[Python-Dev] PEP 460: allowing %d and %f and mojibake

INADA Naoki songofacandy at gmail.com
Sun Jan 12 20:21:59 CET 2014

I want to add one more PoV: small performance regression, especially on
Python 2.
Because programs that needs byte formatting may be low level and used
heavily from application.

Many programs uses one source approach to support Python 3.
And supporting Python 3 should not means large performance regression on
Python 2.

In Python 2:

In [1]: def int_to_bytes(n):
   ...:     return unicode(n).encode('ascii')

In [2]: %timeit int_to_bytes(42)
1000000 loops, best of 3: 691 ns per loop

In [3]: %timeit b'Content-Type: ' + int
int           int_to_bytes  intern

In [3]: %timeit b'Content-Type: ' + int_to_bytes(42)
1000000 loops, best of 3: 737 ns per loop

In [4]: %timeit b'Content-Type: %d' % 42
10000000 loops, best of 3: 20.2 ns per loop

In [5]: %timeit (u'Content-Type: %d' % 42).encode('ascii')
1000000 loops, best of 3: 381 ns per loop

In Python 3:

In [1]: def int_to_bytes(n):
   ...:     return str(n).encode('ascii')

In [2]: %timeit int_to_bytes(42)
1000000 loops, best of 3: 612 ns per loop

In [3]: %timeit b'Content-Type: ' + int_to_bytes(42)
1000000 loops, best of 3: 668 ns per loop

In [4]: %timeit ('Content-Type: %d' % 42).encode('ascii')
1000000 loops, best of 3: 326 ns per loop

> I'm arguing from three PoVs:
> > 1) 2 & 3 compatible code base
> > 2) having the bytes type /be/ the boundary type
> > 3) readable code
> The only one of these that I can see being in any way an argument against
> def int_to_bytes(n):
>     return str(n).encode('ascii')
> b'Content Length: ' + int_to_bytes(len(binary_data))
> is (3), and that's largely subjective. Personally, I see very little
> difference between the above and %d-interpolation in terms of
> *readability*. Brevity, certainly %d wins. But that's not important on
> its own, and I'd argue that my version is more clear in terms of
> describing the intent (and would be even better if I wasn't rubbish at
> thinking of function names, or if this wasn't in isolation, and more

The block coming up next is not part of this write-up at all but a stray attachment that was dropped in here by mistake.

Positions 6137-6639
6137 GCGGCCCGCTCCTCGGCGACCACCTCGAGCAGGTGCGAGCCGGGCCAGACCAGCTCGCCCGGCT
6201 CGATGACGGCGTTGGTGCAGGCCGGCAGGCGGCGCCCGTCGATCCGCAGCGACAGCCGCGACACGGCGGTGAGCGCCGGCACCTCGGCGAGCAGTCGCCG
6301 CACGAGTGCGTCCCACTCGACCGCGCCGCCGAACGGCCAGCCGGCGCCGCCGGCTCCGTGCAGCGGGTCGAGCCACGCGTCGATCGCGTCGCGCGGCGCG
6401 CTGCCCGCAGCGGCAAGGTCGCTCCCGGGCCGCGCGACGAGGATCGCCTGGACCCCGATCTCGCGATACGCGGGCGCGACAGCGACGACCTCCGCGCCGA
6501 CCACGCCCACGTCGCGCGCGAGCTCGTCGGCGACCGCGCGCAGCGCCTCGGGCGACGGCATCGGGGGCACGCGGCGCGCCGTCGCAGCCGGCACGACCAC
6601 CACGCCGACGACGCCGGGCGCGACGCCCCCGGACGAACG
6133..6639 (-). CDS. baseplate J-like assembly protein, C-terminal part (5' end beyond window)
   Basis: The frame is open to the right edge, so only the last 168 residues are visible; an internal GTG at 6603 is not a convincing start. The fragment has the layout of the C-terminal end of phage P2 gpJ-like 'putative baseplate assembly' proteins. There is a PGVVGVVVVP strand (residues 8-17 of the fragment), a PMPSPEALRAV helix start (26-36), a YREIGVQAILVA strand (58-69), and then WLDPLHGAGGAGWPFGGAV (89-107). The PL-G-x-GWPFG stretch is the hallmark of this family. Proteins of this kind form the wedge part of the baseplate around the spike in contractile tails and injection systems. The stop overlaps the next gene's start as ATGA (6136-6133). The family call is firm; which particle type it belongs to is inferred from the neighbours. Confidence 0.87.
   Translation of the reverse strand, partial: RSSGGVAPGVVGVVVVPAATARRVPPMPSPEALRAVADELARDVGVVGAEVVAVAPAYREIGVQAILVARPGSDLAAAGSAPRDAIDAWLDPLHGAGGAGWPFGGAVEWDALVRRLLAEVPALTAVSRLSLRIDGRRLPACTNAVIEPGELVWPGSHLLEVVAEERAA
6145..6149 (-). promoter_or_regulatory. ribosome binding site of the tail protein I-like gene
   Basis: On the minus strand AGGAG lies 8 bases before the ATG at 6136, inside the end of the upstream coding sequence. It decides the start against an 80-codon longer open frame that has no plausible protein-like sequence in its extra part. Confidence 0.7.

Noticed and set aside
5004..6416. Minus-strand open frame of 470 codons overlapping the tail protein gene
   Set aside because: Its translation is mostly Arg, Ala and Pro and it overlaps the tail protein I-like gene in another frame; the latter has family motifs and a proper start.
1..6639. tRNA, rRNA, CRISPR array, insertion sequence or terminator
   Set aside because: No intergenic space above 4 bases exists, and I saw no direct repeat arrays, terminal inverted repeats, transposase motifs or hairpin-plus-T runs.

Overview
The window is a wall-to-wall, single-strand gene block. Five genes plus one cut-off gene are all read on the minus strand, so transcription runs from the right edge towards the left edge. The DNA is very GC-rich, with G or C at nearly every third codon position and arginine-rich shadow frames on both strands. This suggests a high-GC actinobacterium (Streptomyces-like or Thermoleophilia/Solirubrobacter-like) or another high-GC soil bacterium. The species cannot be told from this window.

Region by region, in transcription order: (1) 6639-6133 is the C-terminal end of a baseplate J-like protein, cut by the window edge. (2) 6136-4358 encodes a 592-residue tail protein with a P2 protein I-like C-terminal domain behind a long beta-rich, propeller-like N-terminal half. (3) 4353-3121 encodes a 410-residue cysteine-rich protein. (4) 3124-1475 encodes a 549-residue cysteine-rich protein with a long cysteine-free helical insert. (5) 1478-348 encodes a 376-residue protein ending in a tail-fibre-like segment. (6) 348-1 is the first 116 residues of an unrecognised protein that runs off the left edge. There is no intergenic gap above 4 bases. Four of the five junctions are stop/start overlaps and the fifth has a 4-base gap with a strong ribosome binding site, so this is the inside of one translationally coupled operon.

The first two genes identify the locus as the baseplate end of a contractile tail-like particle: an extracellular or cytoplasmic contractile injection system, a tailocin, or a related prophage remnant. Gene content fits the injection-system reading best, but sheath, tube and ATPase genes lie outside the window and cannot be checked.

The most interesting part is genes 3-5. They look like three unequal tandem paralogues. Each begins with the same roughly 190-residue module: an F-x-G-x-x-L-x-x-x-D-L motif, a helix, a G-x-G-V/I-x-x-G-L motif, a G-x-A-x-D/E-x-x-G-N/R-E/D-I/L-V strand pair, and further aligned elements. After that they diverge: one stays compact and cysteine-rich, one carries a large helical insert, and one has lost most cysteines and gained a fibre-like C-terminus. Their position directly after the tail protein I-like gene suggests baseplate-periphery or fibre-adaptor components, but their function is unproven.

> application-focused functions were used).
> > It seems to me the core of Nick's refusal is the (and I agree!)
> rejection of
> > bytes interpolation returning unicode -- but that's not what I'm asking
> for!
> > I'm asking for it to return bytes, with the interpolated data (in the
> case
> > if %d, %s, etc) being strictly-ASCII encoded.
> My reading of Nick's refusal is that %d takes a value which is
> semantically a number, converts it into a base-10 representation
> (which is semantically a *string*, not a sequence of bytes[1]) and
> then *encodes* that string into a series of bytes using the ASCII
> encoding. That is *two* semantic transformations, and one (the ASCII
> encoding) is *implicit*. Specifically, it's implicit because (a) the
> normal reading of %d is "produce the base-10 representation of a
> number, and a base-10 representation is a *string*, and (b) because
> nowhere has ASCII been mentioned (why not UTF16? that would be
> entirely plausible for a wchar-based environment like Windows). And a
> core principle of the bytes/text separation in Python 3 is that
> encoding should never happen implicitly.
> By the way, I should point out that I would never have understood
> *any* of the ideas involved in this thread before Python 3 forced me
> to think about Unicode and the distinction between text and bytes. And
> yet, I now find myself, in my (non-Python) work environment, being the
> local expert whenever applications screw up text encodings. So I, for
> one, am very grateful for Python 3's clear separation of bytes and
> text. (And if I sometimes come across as over-dogmatic, I apologise -
> put it down to the enthusiasm of the recent convert :-))
> Paul
> [1] If you cannot see that there's no essential reason why the base-10
> representation '123' should correspond to the bytes b'\x31\x32\x33'
> then you are probably not old enough to have started programming on
> EBCDIC-based computers :-)
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INADA Naoki  <songofacandy at gmail.com>
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